Lighting 360 and Video

Remember the company Light & Sound Design (Now Named PRG) they originally furnished Willie Williams with the crew and equipment. For 360°, a total of 196 of PRG’s new Bad Boy hybrid luminaires are being used for both effects lighting and regular applications as part of Williams’ design.

Outputting a blinding 48,000 lumens, the unit was specifically designed to be the first true stadium-application moving light, opening up a new range of possibilities for leading-edge show designers.

    After watching U2’s opening show, Mickey Curbishley, PRG’s president of global touring, told me: “It’s the first time I’ve seen the Bad Boy working in the environment that it was designed for. Conventional moving lights wouldn’t have been able to deliver this level of power and there’s no other light that could do this job.”

    At times, the Space Station’s membrane has a sinuous, veiny look that suggests it’s part of a living organism. This illusion is created by gobos projected by a bank of seven Bad Boys behind the mix tower, while the high platforms project on to the back and sides.

    Last November, PRG’s Robin Wain arranged to hire Wembley Stadium in order to demo six Bad Boys to Williams who immediately saw that it was the first true stadium moving light which, crucially, can be read through a video screen and allow creative gobo use in conjunction with bright LED displays.

    Williams himself told TPi: “It is an astonishing piece of kit and its success is due to them starting with the application. The colours are very good [the vivid green and blue for ‘Sunday Bloody Sunday’ and ‘One’ have amazing depth] but I was shocked to find it doesn’t do colour mixing. However, I understand why they went in favour of output because when you’re in a situation like this, output is number one.

    “I knew I’d be lighting the audience to some extent but instead of just washing them I wanted to do things with break-ups, gobos and some movement. I must say that I have banned the Bad Boy name from the lighting tower. Great light, appalling name! We feel more comfortable calling it the VLI as a tribute to the Vari*Lite and the Icon, although Jake still refers to them as nodding buckets!”

    In fact, the Bad Boy could well be the love child of the Vari*Lite and the Icon, as it takes the best lensing and mechanical features from each. In addition to the optical clarity that comes from using high-quality lenses, the Bad Boy features also include smooth, fluid control of focus, zoom range of 8:1 (7° to 56°), and imaging thanks to high-speed servo motors and full-field 0 to 100% dimming.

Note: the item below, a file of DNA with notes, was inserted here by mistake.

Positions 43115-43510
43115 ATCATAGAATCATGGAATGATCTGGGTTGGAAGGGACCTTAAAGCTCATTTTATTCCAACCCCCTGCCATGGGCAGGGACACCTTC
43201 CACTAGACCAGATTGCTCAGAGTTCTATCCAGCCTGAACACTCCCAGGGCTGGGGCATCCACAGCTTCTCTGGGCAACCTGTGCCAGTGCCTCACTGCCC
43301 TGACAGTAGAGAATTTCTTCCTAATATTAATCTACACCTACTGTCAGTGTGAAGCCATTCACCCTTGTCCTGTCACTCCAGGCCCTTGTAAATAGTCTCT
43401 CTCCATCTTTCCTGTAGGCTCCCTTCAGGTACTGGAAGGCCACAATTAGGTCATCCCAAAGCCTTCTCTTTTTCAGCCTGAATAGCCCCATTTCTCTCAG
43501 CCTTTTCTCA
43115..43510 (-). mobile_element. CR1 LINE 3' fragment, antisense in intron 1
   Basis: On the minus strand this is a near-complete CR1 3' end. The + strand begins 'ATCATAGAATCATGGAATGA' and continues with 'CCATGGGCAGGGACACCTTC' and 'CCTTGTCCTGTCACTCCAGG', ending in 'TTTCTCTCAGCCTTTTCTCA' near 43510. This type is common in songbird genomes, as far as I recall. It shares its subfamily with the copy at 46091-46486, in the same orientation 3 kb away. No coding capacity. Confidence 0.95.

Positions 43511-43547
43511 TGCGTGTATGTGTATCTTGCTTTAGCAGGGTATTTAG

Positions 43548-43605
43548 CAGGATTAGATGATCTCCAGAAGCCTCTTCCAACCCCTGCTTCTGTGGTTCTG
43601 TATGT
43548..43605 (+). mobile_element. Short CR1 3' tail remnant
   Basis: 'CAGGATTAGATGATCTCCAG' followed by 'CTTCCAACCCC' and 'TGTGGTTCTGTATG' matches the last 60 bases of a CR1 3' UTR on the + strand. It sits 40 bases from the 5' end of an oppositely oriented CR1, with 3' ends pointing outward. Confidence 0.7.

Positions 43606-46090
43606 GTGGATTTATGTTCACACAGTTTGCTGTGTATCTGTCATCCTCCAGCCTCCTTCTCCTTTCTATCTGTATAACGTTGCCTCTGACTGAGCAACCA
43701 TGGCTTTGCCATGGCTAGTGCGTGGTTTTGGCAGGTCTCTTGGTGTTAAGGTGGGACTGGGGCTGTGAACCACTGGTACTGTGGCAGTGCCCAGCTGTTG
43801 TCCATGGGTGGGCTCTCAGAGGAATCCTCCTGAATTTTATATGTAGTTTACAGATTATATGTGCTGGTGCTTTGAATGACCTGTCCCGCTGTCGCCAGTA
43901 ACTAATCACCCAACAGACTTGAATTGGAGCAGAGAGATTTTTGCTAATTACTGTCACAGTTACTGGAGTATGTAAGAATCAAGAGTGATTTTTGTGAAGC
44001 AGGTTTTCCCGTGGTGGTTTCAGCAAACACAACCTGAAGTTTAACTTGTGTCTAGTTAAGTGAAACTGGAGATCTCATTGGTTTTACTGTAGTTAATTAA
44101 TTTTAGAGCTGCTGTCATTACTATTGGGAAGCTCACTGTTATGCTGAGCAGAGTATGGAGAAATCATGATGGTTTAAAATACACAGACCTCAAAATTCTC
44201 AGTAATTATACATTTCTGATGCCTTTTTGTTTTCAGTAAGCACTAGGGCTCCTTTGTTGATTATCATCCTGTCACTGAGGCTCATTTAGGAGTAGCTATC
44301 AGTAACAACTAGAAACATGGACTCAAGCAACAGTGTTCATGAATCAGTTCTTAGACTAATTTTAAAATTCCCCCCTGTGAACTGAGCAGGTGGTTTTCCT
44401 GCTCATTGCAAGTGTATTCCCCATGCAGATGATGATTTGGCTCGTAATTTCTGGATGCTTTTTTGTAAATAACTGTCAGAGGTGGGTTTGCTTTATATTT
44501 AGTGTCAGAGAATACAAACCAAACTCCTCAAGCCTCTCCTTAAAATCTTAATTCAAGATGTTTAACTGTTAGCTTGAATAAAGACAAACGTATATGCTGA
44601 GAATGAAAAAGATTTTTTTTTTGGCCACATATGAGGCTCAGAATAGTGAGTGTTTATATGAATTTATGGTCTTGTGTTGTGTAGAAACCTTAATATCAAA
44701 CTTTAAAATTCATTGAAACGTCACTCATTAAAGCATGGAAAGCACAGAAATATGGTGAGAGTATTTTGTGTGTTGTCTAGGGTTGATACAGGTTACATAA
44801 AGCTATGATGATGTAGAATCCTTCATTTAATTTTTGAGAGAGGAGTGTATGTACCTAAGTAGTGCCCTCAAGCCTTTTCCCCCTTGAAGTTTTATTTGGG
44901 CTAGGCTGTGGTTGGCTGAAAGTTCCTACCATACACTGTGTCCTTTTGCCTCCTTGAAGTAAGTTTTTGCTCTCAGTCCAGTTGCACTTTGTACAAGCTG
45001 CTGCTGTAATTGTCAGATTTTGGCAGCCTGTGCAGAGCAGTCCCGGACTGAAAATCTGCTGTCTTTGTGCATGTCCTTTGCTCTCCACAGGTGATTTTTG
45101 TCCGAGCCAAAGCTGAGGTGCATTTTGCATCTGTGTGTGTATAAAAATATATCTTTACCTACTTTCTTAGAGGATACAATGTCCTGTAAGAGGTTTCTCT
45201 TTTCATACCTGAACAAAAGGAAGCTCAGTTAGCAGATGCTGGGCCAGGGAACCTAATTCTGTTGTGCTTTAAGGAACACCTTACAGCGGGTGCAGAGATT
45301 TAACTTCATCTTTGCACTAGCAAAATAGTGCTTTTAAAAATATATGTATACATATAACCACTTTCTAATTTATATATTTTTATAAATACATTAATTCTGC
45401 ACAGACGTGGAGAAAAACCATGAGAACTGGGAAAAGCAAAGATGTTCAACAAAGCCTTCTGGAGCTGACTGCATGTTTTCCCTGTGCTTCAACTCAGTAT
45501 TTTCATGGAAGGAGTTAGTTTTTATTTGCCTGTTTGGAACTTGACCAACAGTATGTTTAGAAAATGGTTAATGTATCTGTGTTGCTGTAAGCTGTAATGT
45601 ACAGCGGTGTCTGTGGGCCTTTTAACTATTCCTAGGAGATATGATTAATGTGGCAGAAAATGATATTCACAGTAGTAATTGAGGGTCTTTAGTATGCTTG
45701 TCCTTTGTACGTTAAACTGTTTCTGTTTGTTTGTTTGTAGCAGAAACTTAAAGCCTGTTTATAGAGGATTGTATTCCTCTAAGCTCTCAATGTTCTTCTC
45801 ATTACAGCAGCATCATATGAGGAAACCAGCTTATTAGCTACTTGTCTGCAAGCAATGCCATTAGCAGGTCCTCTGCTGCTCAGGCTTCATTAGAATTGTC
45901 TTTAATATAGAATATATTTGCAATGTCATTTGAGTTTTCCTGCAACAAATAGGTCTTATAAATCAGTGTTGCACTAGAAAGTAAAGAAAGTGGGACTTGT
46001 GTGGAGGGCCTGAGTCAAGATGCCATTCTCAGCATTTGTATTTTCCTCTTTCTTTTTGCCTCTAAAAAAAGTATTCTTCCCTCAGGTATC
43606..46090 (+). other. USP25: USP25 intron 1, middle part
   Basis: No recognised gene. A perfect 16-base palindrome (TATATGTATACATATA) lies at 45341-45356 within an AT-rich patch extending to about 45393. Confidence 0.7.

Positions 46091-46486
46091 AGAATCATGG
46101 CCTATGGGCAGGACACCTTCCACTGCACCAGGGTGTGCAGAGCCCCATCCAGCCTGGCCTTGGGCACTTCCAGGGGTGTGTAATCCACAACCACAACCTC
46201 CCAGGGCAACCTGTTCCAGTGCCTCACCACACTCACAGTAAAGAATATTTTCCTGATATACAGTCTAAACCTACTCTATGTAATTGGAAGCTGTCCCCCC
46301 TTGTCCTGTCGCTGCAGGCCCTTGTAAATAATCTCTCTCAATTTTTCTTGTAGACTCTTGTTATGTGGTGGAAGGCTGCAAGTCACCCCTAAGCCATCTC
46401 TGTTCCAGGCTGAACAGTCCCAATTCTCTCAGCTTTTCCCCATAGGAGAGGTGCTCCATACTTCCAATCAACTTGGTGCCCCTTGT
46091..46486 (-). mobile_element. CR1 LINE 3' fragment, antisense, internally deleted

It was designed with energy efficiency and carbon footprint standards in mind which, given the number of non-eco friendly aspects of the tour in general, is no bad thing.

    In Barcelona, history came full circle when Rusty Brutsché, one of the original Vari*Lite design team, watched the opening show of the 360° tour with Curbishley.

    It was in this city that he saw Genesis début the first VL rig and herald a new era. On a balmy night, 28 summers later, it was a virtual re-run of the past as Brutsché saw the Bad Boys — co-designed by himself and fellow VL original Jim Bornhorst — burst into life.

Lighting requires a 12-14 hour load-in and as lighting associate Alex Murphy told me, his boss knew exactly which fixtures he would use for each song and how he’d use them.

    Another role of one of the set cranes is to position eight Zap Technologies Big Lites in a circle on the roof of the structure.

    PRG Mbox Extreme media servers feed the 1,200 Barco FLX-60 pixel modules that are implanted around the edges of both stages and the bridges. The video content team created special graphics that are sent to these LEDs.

    Fog and haze machines get a workout on this tour. During the rehearsal fluid, the team were consuming 42 litres of fog fluid a day. Murphy commented that they are travelling with a full truckload of machines, including “Europe’s stock of Jem Roadies” and several Hazebase units.

    Trying to call so many followspots with a Spanish translator for some of the bigger numbers was very stressful, according to Murphy.

    There are 12 Lycian M2 long-throws in the trusses and 13 Strong Gladiators on all the high platforms, plus seven of the new Novalight Nova-Flower 2kW flower effects, supplied to PRG by Lightfactor Sales. The Nova-Flower features in ‘If I Don’t Go Crazy’, performing a larger-than-life, spinning disco effect.

    All lighting equipment including power and data distribution is being supplied through the PRG Global Touring Group. A complete truss package — including PRG’s new BAT low profile truss support for followspot chairs — is also part of the deal.

    And just as it seems that every lighting trick in the book has been pulled out of the hat, Bono returns to the stage for the encore, wearing a black leather jacket designed by Moritz Waldemeyer, featuring 240 lasers that extend the singer’s every move all the way across the audience.

So I was looking over the videos that best displayed the lights and the feel as well as what 90,000 fans would think. I found City Of Blinding Lights -with its driving bassline, delayed guitars, soaring rock ballad vocals and spine-tingling tremolo piano all add up to something rather too predictable. Yes, it's an accomplished and pristine production and seem to blend in with the lights.